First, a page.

Ben Dubow writes: Surrounded by yes-men and deluded by the success in Crimea eight years earlier, Putin expected Ukrainians to welcome invading Russians as liberators and brothers. What he found instead was a people proud of their independent history and willing to fight for their homeland. Now, to make reality of his illusions, Putin must rewrite his neighbors’ history. And thus, a Russian army straining every fiber, bogged down with materiel shortages and diminishing manpower must devote resources to elementary school history classes, or else lose all rationale for its unwanted and bloody presence. – Center for European Policy Analysis  


Shortly after Iran signed its landmark nuclear deal with world powers, experts at the UN atomic watchdog travelled across the nation, installing tamper-proof surveillance cameras at the Islamic republic’s nuclear facilities. – Financial Times 

Iran said Monday that all measures it has taken to roll back its commitments under the 2015 nuclear deal with world powers are “reversible.” – Agence France-Presse 

An Iranian foreign ministry spokesman said Monday that any “response” the Islamic Republic would make against Israel would take place inside Israel, a day after it was reported that Israeli and Turkish security agencies last month uncovered an Iranian plot to kidnap Israeli tourists in Turkey. – Times of Israel 

Two IRGC Aerospace Force officers whose deaths were announced Sunday were engaged in “developing arms for Lebanon’s Hezbollah,” Iran International has learned. Ali Kamani and Mohammad Abdus, both Revolutionary Guard’s aerospace engineers, “were not killed in accidents” as the Islamic Republic claimed, an informed source told Iran International on Monday. – Iran International 

Iran has denied that a Boeing 747 impounded in Argentina over links with the Revolutionary Guard belongs to any Iranian aviation company. – Iran International 

Iran said an agreement with the US that could help revive the 2015 nuclear deal was “within reach,” days after its decision to further restrict monitoring of atomic sites prompted warnings that the pact was almost beyond saving. – Bloomberg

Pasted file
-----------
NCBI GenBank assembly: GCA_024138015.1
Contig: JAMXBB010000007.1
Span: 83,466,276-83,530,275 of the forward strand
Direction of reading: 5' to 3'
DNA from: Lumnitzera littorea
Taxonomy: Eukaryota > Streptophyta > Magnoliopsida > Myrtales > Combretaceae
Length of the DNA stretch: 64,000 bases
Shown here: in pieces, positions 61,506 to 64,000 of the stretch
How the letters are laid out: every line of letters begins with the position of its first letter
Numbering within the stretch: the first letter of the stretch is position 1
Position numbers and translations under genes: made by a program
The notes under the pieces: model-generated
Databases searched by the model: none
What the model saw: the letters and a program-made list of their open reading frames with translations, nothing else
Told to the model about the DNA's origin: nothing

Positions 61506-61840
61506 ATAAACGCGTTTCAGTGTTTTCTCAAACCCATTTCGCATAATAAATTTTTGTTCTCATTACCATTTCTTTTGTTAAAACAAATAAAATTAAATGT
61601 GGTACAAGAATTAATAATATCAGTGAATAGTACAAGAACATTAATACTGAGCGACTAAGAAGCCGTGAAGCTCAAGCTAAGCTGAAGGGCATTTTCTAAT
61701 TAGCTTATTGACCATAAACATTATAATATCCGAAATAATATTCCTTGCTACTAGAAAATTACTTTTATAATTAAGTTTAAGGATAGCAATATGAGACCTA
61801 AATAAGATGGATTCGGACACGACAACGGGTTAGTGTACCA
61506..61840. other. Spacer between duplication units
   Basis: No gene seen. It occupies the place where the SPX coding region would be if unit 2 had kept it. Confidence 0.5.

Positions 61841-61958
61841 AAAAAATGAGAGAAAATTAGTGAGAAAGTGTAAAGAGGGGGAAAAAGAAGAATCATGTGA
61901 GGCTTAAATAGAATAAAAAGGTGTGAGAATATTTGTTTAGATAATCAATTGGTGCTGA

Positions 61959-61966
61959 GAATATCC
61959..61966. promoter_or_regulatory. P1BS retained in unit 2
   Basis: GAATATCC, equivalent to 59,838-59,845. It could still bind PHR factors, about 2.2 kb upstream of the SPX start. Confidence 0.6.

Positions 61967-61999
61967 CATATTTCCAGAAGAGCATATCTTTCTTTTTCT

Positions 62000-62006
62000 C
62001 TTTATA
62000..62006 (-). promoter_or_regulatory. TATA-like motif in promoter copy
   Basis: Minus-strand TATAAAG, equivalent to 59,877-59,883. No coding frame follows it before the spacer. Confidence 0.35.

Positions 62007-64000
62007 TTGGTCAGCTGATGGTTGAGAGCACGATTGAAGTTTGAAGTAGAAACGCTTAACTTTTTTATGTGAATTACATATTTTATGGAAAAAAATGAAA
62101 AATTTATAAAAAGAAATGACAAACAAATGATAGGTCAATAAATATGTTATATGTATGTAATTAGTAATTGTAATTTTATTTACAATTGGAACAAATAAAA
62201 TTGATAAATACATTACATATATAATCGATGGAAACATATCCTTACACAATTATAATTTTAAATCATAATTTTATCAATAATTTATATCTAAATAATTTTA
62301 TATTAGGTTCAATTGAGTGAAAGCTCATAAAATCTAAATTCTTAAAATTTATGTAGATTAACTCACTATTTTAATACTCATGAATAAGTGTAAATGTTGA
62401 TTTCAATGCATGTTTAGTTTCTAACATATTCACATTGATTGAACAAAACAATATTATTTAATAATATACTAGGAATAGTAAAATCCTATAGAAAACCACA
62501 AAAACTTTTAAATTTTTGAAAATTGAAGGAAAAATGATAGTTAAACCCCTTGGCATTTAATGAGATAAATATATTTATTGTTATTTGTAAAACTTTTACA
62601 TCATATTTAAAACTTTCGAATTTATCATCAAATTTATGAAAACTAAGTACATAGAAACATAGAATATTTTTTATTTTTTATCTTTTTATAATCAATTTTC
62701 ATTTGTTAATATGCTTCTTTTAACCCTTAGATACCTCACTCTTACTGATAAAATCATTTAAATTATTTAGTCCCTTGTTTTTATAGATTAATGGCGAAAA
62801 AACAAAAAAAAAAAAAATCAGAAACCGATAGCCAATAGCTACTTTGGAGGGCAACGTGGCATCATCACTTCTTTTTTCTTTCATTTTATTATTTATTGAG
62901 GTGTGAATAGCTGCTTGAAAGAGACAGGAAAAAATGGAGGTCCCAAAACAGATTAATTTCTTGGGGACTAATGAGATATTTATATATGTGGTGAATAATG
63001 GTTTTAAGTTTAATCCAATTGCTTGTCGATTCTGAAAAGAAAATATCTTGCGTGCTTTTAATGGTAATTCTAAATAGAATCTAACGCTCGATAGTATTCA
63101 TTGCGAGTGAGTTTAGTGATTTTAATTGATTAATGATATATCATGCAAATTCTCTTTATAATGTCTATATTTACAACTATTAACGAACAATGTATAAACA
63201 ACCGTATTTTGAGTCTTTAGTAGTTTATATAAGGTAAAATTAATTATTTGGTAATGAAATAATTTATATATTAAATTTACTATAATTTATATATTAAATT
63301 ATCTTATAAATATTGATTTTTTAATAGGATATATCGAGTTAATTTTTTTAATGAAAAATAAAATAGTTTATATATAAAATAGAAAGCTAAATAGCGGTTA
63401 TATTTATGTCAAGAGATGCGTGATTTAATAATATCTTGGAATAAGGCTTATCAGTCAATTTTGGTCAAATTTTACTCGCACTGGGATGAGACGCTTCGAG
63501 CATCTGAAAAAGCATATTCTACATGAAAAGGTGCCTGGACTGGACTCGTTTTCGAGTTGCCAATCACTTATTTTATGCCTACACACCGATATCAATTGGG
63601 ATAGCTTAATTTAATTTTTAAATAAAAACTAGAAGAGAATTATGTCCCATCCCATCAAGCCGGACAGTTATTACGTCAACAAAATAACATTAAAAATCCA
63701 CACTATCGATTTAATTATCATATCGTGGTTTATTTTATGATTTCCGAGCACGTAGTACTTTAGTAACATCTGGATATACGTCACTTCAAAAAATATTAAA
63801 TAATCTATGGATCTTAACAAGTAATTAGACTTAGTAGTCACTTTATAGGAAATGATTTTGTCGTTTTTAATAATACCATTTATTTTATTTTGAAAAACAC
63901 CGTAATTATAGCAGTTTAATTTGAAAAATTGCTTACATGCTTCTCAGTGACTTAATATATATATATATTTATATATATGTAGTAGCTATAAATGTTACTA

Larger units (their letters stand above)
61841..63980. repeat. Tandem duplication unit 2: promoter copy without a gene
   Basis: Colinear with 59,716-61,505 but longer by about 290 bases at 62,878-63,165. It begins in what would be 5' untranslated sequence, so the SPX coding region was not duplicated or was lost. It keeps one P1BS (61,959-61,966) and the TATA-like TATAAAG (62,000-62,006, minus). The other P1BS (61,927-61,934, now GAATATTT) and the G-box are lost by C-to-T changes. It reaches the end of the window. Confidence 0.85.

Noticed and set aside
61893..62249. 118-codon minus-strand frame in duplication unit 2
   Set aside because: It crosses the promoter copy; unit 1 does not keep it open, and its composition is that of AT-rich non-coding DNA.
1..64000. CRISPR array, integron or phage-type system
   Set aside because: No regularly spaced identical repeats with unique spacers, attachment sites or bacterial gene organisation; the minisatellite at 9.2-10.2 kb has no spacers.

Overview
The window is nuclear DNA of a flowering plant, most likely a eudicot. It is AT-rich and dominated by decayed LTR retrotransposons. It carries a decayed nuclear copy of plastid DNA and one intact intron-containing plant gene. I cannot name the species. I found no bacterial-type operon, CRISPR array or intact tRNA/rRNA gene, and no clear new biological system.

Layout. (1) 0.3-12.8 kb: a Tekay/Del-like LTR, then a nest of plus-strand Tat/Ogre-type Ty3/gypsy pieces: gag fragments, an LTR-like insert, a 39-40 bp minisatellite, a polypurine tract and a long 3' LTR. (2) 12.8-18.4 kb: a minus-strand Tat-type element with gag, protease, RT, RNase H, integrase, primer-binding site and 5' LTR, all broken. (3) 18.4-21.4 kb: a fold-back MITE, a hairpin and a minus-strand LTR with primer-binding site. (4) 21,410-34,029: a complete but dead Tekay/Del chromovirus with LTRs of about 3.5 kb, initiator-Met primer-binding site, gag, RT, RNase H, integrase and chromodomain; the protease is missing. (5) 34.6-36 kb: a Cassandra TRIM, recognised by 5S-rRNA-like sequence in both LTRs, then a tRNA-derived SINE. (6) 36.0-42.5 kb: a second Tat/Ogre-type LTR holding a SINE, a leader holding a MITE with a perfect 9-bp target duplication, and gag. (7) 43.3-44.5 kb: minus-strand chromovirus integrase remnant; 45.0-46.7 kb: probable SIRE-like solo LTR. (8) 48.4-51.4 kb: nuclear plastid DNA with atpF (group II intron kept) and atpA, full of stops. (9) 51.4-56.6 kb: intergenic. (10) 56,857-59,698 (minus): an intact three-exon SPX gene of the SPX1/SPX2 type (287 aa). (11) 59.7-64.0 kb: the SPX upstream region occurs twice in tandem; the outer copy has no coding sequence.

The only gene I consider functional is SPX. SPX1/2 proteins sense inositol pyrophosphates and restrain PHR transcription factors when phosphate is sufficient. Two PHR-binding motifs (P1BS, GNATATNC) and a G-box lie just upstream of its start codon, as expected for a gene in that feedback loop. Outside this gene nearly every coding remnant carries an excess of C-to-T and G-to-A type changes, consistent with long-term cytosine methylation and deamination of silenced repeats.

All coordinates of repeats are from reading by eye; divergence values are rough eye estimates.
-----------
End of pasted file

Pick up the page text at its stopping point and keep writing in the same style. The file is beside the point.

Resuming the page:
Fred Shaheen writes: The Iranian people aren’t America’s enemy and deserve to travel on safe aircraft that aren’t held together with government-approved black-market parts and operated long past their life expectancies. Unfortunately, a change in that reality can’t happen under the current Iranian regime without imperiling U.S. national security. – Wall Street Journal 


Throughout the country, millions of lives are similarly threatened. Childhood malnutrition is on the rise, and nearly half of all Afghans don’t have enough to eat, according to the latest figures from the United Nations. – Washington Post 

The Air Force has cleared the crew of an American military C-17 cargo plane that took off from Hamid Karzai International Airport in Kabul last August with people hanging onto the wings, during the frenzied days of the Afghanistan evacuation. – New York Times 

Natalie Gonnella-Platts and Teresa Casale write: The ongoing exclusion of at-risk women from U.S. and global evacuation and resettlement pathways is a glaring failure even as the world pays lip service to the ideals of the women, peace and security agenda. Afghan women are fighting for their lives against both the brutality of the Taliban and the indifference of the international community. While we can’t change what has happened, we can commit to do far more to support them and their families. – The Hill  


NATO Secretary-General Jens Stoltenberg said Monday he was “glad” that the Swedish government has confirmed its “readiness to address Turkey’s concerns as part of assuming the obligations of future NATO membership.” – Associated Press